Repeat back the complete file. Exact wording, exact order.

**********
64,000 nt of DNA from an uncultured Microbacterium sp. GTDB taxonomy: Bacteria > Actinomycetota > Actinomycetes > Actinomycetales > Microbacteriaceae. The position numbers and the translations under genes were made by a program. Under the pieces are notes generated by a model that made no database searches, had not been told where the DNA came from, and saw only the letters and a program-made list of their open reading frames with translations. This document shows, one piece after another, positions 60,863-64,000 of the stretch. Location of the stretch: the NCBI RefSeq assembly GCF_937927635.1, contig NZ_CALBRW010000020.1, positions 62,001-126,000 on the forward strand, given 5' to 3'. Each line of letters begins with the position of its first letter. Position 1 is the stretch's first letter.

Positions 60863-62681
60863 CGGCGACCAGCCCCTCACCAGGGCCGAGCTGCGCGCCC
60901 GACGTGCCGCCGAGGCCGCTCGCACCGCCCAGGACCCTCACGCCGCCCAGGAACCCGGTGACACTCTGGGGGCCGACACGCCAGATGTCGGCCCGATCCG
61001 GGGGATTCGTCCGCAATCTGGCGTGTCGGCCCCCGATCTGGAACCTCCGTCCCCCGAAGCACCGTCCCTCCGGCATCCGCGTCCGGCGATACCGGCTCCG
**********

64,000 nt of DNA from an uncultured Microbacterium sp. GTDB taxonomy: Bacteria > Actinomycetota > Actinomycetes > Actinomycetales > Microbacteriaceae. The position numbers and the translations under genes were made by a program. Under the pieces are notes generated by a model that made no database searches, had not been told where the DNA came from, and saw only the letters and a program-made list of their open reading frames with translations. This document shows, one piece after another, positions 60,863-64,000 of the stretch. Location of the stretch: the NCBI RefSeq assembly GCF_937927635.1, contig NZ_CALBRW010000020.1, positions 62,001-126,000 on the forward strand, given 5' to 3'. Each line of letters begins with the position of its first letter. Position 1 is the stretch's first letter.

Positions 60863-62681
60863 CGGCGACCAGCCCCTCACCAGGGCCGAGCTGCGCGCCC
60901 GACGTGCCGCCGAGGCCGCTCGCACCGCCCAGGACCCTCACGCCGCCCAGGAACCCGGTGACACTCTGGGGGCCGACACGCCAGATGTCGGCCCGATCCG
61001 GGGGATTCGTCCGCAATCTGGCGTGTCGGCCCCCGATCTGGAACCTCCGTCCCCCGAAGCACCGTCCCTCCGGCATCCGCGTCCGGCGATACCGGCTCCG